Getting To Know The EPA: Services and Investment


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This presentation illustrates the Provisions on Services and Investment under CARIFORUM-EC Economic Partnership Agreement (EPA), which was concluded on December 16, 2007, and signed in October 15, 2008.

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Getting To Know The EPA: Services and Investment

  1. 1. Getting to Know the EPA is one of a series of guides produced by the Caribbean Regional Negotiating Machinery (CRNM) on the subject of the Economic Partnership Agreement (EPA) between African, Caribbean and Pacific States and Europe. This Frequently Asked Questions (FAQ) guide is designed to clarify basic facts about the EPA. Getting to Know the EPA : Provisions on Services and Investment Does the EPA text include provisions on Services and Investment? Yes. The EPA contains a comprehensive section on Investment and Services as well as common rules on E-commerce. It provides a special provision for the Bahamas and Haiti to join the Agreement but they must submit their commitments on investment and services within six months. Why does the EPA include provisions on Investment? While European investments into CARIFORUM have generally increased over the last decade, investment flows in recent years have been stagnant in most non-tourism sectors. The Parties agreed to investment liberalization in the EPA, in order to establish rules that facilitate the easier flow of investment across the borders of the European Union and all CARIFORUM countries, and a reduction in discriminatory treatment of foreign investors within their respective territories, and greater predictability and transparency. Such an agreement will benefit CARIFORUM countries in terms of transfer of technology, creation of jobs, quality products and services; while creating a more favourable investment climate for their investors in the European Union. The EU is a significant outward investor, with 9 EU members ranking in the top twenty leading outward investor economies. Therefore a properly managed relationship with the EU should create viable opportunities for CARIFORUM, and stimulate growth and dynamism in EU investment flows to the Caribbean. What are the provisions on Investment in the Agreement? The EPA rules on investment prescribe the conditions of market access in manufacturing, mining, agriculture and forestry, and service sectors in European and CARIFORUM states. Except for some sensitive sectors, both the EU and CARIFORUM have liberalized several areas of manufacturing. However, public services and utilities and other sensitive sectors have not been opened to foreign participation. CARIFORUM has maintained special reservations for small and medium enterprises in some sectors. The EU also has excluded a few sectors and maintains reservations in some sectors for some of its newer member states. February 8, 2008 1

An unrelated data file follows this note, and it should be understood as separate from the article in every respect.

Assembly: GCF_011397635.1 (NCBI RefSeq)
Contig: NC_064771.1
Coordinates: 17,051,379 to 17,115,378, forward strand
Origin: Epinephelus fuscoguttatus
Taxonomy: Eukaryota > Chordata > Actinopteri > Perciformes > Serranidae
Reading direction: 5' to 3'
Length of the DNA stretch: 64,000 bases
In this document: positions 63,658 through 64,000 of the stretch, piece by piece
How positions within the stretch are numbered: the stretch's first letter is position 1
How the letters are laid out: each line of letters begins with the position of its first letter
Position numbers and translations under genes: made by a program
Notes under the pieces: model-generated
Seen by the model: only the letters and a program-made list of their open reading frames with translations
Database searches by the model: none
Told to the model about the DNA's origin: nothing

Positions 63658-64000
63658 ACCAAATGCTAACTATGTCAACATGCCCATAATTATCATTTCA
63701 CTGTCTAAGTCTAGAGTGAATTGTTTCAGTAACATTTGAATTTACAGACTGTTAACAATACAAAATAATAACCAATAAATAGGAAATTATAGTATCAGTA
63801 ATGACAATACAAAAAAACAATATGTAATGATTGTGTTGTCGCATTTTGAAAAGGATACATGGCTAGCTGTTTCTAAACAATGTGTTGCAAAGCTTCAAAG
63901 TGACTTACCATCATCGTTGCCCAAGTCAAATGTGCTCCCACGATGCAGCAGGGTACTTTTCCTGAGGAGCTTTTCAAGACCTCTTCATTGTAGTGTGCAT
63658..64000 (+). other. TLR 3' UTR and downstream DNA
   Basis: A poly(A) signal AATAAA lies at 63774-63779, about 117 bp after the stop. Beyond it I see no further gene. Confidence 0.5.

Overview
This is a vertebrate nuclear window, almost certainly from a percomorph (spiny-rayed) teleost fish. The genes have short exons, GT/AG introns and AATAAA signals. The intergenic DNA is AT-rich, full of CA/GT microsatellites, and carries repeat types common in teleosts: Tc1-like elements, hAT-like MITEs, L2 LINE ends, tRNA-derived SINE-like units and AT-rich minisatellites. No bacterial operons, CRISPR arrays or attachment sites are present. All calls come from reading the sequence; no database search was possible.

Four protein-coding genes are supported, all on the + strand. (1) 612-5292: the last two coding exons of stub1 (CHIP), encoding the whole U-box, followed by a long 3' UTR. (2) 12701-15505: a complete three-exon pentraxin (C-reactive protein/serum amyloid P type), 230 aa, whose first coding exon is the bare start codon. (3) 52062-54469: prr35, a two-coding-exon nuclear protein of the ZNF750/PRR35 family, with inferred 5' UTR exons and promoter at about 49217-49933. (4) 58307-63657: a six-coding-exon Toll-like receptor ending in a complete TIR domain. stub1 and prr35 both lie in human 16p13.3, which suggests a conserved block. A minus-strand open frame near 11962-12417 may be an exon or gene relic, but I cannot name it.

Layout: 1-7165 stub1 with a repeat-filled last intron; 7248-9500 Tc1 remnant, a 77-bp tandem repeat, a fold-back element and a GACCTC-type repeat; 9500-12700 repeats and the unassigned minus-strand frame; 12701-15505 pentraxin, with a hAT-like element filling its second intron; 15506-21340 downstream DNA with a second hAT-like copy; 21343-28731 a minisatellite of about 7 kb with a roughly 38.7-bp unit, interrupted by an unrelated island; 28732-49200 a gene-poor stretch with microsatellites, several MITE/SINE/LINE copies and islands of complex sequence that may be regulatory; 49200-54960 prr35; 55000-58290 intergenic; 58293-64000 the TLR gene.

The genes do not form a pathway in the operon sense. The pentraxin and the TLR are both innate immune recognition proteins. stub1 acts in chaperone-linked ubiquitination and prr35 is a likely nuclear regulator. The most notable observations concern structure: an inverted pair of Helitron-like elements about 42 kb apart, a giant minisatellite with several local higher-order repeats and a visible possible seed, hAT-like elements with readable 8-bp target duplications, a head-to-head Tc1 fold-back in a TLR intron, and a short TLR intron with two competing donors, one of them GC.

2. 2. In the European Union (EU), CARIFORUM investors will be treated in the same way as nationals of the European Union. This means that CARIFORUM investors within the EU would be treated no less favorably than domestic EU investors within the EU, and vice versa. In addition, most-favoured nation treatment will apply, which means that investors from a ‘third country’, a country that is not Party to the EPA, will not be given better treatment than CARIFORUM investors within the EU, and vice versa. The EPA includes provisions which guarantee that investment liberalization does not result in high social and environmental costs. This has been facilitated through the inclusion of rules that ensure that investors safeguard the Environment and maintain high labour and occupational health and safety standards. Furthermore, it forbids investors from engaging in corruption to get special concessions from public officials. Why does the EPA include provisions on services? Given the economic importance of the services sector to both the Caribbean and the European Union, the volume of trade in services between the two regions, and the inter-dependence of the services sector with manufacturing and agriculture, the EPA necessarily includes rules for the treatment of services suppliers and the provision of services. Sixty percent of all CARIFORUM services exports to the EU are in tourism and travel-related services. CARIFORUM has negotiated rules and market access concessions on services in the EPA as the Services sector, especially the knowledge-based services sub-sector, presents the best prospect for economic diversification and global repositioning because of its value-added potential. For CARICOM (excluding Trinidad and Tobago), services account for approximately 62% of total exports, and in the case of the OECS countries, averages approximately 80% of total exports. Services exports therefore account for the major share of total exports of individual CARICOM countries, with the exception of Trinidad and Tobago, Guyana, Belize and Haiti. Services output relative to total GDP for CARICOM countries was over 60% between 1996 and 2004 for the MDCs and over 80% for the LDCs. The EU has a growing economy and represents a viable market of approximately 457 million persons in 27 countries, with a GDP per capita (purchasing power standard) of US$ 23,500.80 (2004). The EU has great potential to absorb increased services exports from CARIFORUM as its import penetration rates for goods and services have increased between 2000 and 2005. February 8, 2008 2